Tuesday, January 31, 2006

Drought, flood, drought, flood

I sent work out during all of 2005 and got nothing in return for my efforts. No love, no ink, no shred of interest, and rejection after rejection after rejection. A year's worth of it. Hard to imagine going a year with next to nothing in the way of positive strokes, but it's the writer's life I'm afraid. Needless to say, I was getting bummed and wondering if I should just quit trying to get published in journals. The whole lit journal publishing racket leaves SO MUCH to be desired.

Then, on Saturday, I opened my email to a lovely acceptance from Xavier Review for the short story that is essentially the first chapter of my novel. This acceptance was especially sweet because Xavier Review publishes work about the southern US and Caribbean, and wants work that explores racial themes. Perfect fit! Yay, life is good.

Then, the mail arrived. In the stack was a letter from Primavera accepting another story of mine that was first submitted in 2004! (In 2005 they requested a revision to the ending, which I did, and they have now agreed to publish it in 2007. A long way off, one might think, but in this crazy publishing business I've learned that it really isn't so far away.) This is another excellent fit, as Primavera is a journal that showcases work by and about women and the story is about two very different women who come together and the assumptions that each makes about the other. The editors were wonderful and really considered and discussed the work before deciding to publish it.

My faith in the system has been restored. Although, in a perfect world, I would have preferred to space my acceptances out just a bit more--two in one day may be more excitement than this poor fragile writer can handle, and it mostly left me shaking my head in disbelief. But I've decided to stockpile the excited feelings--store them away so that I will have a stash of fortitude to get me through the possibility of another long acceptanceless year.

Thursday, January 05, 2006

Generous Crows?



BREWSTER, NY -- (December 22, 2005) -- Why would a full-grown raven, living in a flight cage at Green Chimneys' Wildlife Rehabilitation Center, voluntarily feed his own food ration to a group of wild black vultures through the wires of his enclosure? That's the question perplexing staff and students at Green Chimneys.

I couldn't believe my eyes, said farm psychologist Dr. Suz Brooks. I was watching the raven pluck little pieces of meat we had just fed him, walk over to the wire of his enclosure and push the food toward the waiting vultures on the outside. The vultures gobbled up the morsels, as the raven kept getting more.

For many years, it was thought that concepts such as sharing, altruism and generosity were strictly human traits, and subject of animal emotions still is hotly debated among scientists. Yet, the work of ethologists like Jane Goodall, Mark Bekoff and others interested in the study of animals continues to reveal amazing abilities some species have to demonstrate complex behaviors indicating a much higher level of emotional and intellectual functioning.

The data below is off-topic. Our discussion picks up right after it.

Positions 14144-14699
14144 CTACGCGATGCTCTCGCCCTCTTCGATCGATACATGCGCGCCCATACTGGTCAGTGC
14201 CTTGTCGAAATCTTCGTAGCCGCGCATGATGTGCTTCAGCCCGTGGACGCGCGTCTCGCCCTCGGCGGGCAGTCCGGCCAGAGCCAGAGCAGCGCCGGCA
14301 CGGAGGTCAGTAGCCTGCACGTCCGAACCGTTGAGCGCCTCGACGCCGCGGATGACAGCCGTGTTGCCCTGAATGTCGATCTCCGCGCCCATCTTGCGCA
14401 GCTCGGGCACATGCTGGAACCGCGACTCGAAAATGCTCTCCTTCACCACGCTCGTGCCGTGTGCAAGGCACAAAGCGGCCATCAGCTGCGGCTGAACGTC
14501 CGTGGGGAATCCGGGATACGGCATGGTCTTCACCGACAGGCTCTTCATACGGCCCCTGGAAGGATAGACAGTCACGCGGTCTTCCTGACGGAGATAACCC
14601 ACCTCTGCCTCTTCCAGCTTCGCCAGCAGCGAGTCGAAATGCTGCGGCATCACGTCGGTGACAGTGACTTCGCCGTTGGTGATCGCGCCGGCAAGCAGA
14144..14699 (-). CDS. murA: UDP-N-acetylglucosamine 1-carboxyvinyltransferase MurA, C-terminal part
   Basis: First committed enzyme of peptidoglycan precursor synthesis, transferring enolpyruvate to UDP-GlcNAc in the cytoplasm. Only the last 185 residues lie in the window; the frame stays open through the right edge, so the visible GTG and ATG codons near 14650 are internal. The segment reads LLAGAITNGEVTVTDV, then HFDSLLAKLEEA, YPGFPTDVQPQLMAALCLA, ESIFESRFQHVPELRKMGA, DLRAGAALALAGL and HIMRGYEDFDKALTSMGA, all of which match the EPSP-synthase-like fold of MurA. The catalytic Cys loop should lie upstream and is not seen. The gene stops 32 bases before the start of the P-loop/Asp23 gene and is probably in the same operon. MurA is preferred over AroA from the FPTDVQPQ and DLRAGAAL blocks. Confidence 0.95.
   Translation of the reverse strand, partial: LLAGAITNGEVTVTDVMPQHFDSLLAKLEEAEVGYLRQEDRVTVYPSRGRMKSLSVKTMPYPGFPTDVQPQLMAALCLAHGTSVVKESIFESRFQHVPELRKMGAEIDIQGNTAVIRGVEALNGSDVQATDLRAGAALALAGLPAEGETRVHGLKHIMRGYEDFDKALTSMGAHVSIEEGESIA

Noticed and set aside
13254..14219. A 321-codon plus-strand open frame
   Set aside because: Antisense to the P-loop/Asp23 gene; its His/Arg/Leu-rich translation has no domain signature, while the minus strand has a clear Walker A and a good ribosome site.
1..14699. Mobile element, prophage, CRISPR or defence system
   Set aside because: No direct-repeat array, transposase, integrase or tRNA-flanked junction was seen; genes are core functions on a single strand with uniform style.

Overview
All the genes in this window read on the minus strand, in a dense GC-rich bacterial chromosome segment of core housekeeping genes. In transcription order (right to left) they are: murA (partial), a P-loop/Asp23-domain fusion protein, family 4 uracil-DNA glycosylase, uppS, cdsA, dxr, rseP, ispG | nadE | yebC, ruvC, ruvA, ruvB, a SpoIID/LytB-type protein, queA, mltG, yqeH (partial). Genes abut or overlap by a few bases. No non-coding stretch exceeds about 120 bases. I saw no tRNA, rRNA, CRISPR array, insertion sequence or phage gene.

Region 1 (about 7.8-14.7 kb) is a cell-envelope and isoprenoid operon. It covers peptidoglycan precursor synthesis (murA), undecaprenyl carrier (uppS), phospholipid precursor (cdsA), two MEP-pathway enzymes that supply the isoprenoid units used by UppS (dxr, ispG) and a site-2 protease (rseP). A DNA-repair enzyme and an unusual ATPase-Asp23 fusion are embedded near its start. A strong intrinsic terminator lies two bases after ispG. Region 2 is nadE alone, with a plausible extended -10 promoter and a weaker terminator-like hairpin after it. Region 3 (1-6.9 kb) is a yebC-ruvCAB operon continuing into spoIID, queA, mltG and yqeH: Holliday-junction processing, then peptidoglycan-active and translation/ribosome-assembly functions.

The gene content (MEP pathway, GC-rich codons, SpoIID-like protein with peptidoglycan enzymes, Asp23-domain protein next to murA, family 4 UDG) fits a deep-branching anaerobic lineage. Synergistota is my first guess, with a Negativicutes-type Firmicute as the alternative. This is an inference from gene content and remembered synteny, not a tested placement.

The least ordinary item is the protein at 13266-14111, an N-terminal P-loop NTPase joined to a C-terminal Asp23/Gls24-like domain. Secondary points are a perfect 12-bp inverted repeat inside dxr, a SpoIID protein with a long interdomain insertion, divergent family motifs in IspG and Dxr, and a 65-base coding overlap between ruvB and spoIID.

Based on the science, ravens and crows are known to be extremely intelligent, said Michael Kaufmann, Green Chimneys' Farm and Wildlife director. But we really don't know why our raven has decided that feeding his food to the vultures outside his cage is something he wants to do. We need to be careful not to jump to conclusions based on human emotions when we are looking at explanations of animal behavior. But then again, sometimes things really are what they appear to be. Regardless why the raven is doing this, the students at Green Chimneys are seeing firsthand that even a bird can share his food, and wouldn't it be amazing if that were exactly the reason why the raven is doing it?

"Green Chimneys is dedicated to the preservation and rehabilitation of wildlife, said Paul Kupchok, founder of wildlife programs at Green Chimneys. The one thing we must remember is that wild animals belong in the wild and no matter how intelligent they are, they do not make good pets.

Green Chimneys restores possibilities and creates futures for children with emotional, behavioral, social and learning challenges. The organization operates a residential treatment center for children, a special education school, a farm, and a variety of programs in New York and Connecticut.

Wednesday, January 04, 2006

Happy New Year!

I'm looking forward to 2006, actually. I have this gut feeling that's it's going to be a good year.

Of course, that could be the crazy optimism that I feel after having finally completed my novel. It's a sort of insanity, this euphoria at being done. I liken it to the new mother who holds her little wrinkled bundle of mewling pinkness and proclaims it to be the most beautiful baby ever.

Well, yes. And no. There's something magical about all that promise just waiting to be fulfilled that makes the blank slate of the newborn seem like perfection. In reality, it's more a combination of the thrill of creation, the innocent helplessness of the infant, and our own egos being fed by replication that makes a baby seem like a culmination of all our hopes and dreams.

Which is how I feel about my novel now. But babies grow up. And books get published. I'm sure my feelings will change as time passes. And it will be painful to see my paper baby sent out into the world, facing the judgments and opinions of others, but the alternative isn't an option, so out it goes. Today. To my first tier of agents. Wish me luck. :)